11.3.W.4 ARGUMENT

Students will (1) introduce precise, informed claims, (2) distinguish them from alternate or opposing claims, (3) organize claims, counterclaims, and evidence in a way that provides a logical sequence for the entire argument, and (4) provide the most relevant evidences to develop balanced arguments, using credible sources.

 

11.3.W.5

Students use lists of transitional words, phrases, clauses, and examples of varied syntax to attempt to connect all parts of the argument and create cohesion and include a conclusion that follows logically from the information presented and supports the argument with guidance and support.

 

11.3.W.5

Students use lists of transitional words, phrases, clauses, and examples of varied syntax to attempt to connect all parts of the argument and create cohesion and include a conclusion that follows logically from the information presented and supports the argument.

11.3.W.5

Students use words, phrases, clauses, and varied syntax to connect all parts of the argument and create cohesion and include a conclusion that follows logically from the information presented and supports the argument.

 

11.3.W.5

Students will use words, phrases, clauses, and varied syntax to connect all parts of the argument and create cohesion and include a conclusion that follows logically from the information presented and supports the argument.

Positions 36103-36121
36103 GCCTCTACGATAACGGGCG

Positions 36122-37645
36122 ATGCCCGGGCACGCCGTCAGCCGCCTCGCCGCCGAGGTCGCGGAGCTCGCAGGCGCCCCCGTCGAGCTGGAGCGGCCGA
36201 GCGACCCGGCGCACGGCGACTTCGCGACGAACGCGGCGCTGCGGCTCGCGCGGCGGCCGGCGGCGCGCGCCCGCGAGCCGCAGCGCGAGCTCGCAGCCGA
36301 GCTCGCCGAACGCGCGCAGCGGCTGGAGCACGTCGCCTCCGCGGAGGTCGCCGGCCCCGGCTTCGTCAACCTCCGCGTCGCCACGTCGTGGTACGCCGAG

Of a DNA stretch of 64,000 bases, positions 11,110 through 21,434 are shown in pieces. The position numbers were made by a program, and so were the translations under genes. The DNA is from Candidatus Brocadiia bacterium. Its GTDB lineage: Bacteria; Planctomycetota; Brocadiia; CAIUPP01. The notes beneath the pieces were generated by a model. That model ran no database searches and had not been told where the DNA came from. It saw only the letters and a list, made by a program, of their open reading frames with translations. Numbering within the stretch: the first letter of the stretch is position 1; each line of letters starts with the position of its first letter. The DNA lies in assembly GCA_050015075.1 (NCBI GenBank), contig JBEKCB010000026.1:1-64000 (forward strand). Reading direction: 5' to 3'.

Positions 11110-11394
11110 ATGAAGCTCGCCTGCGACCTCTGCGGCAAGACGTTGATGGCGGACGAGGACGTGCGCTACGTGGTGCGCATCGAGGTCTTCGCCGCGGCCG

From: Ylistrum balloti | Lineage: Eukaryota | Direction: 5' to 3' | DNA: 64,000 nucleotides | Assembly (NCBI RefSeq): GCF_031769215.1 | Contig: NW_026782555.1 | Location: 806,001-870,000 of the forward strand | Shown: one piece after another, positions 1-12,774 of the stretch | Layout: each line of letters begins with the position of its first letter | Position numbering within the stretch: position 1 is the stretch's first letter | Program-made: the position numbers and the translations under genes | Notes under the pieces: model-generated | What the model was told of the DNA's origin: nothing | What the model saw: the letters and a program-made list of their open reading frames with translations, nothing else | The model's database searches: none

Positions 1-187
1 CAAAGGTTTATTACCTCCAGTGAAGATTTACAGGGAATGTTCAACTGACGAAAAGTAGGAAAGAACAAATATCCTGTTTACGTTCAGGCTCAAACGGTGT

11.3.W.6

Students blend multiple modes of writing to produce effective argumentative essays with guidance and support.

 

11.3.W.6

Students begin to blend multiple modes of writing to produce effective argumentative essays. 

11.3.W.6

Students independently blend multiple modes of writing to produce effective argumentative essays.

 

11.3.W.6

Students will blend multiple modes of writing to produce effective argumentative essays.

 

   *Once the student demonstrates an understanding of an objective, consider a deeper acquisition of those skills. 

 

 Instructional Guidance 

Developing 
  • Display examples of essays. Have students determine components of effective writing such as a claim, with counterclaims, evidence, reasons or a message with supporting details and how different evidence and writing modes can be incorporated in one text.

  • Provide students a choice in writing topics within the three modes: Narrative, Informative, and Argument. (Pictures, photographs, music, and art can provide possible writing prompts.)

  • Provide students with a graphic organizer for organizing and developing their writing. Practice filling one out together as a class on an agreed-upon topic. Then have students fill out their graphic organizer. Graphic Organizer Options (1), Graphic Organizer Options (2).

  • Provide students with a CER graphic organizer to develop their claims, reasons, and evidence.

  • Confer with students about their writing goals and progress. Guide them toward the specific purpose for the writing mode.
  • Write in response to a prompt and share your own writing with students.
  • Provide students with a checklist to see if their own writing or a classmate’s meets expectations. Limit the focus to a few essential writing components specific to the mode. For example, in Narrative writing, dialogue, plot, setting, conflict, etc. should be evident. In Informative writing, facts, details, data, etc. should be evident. In Argument writing, claims should be supported.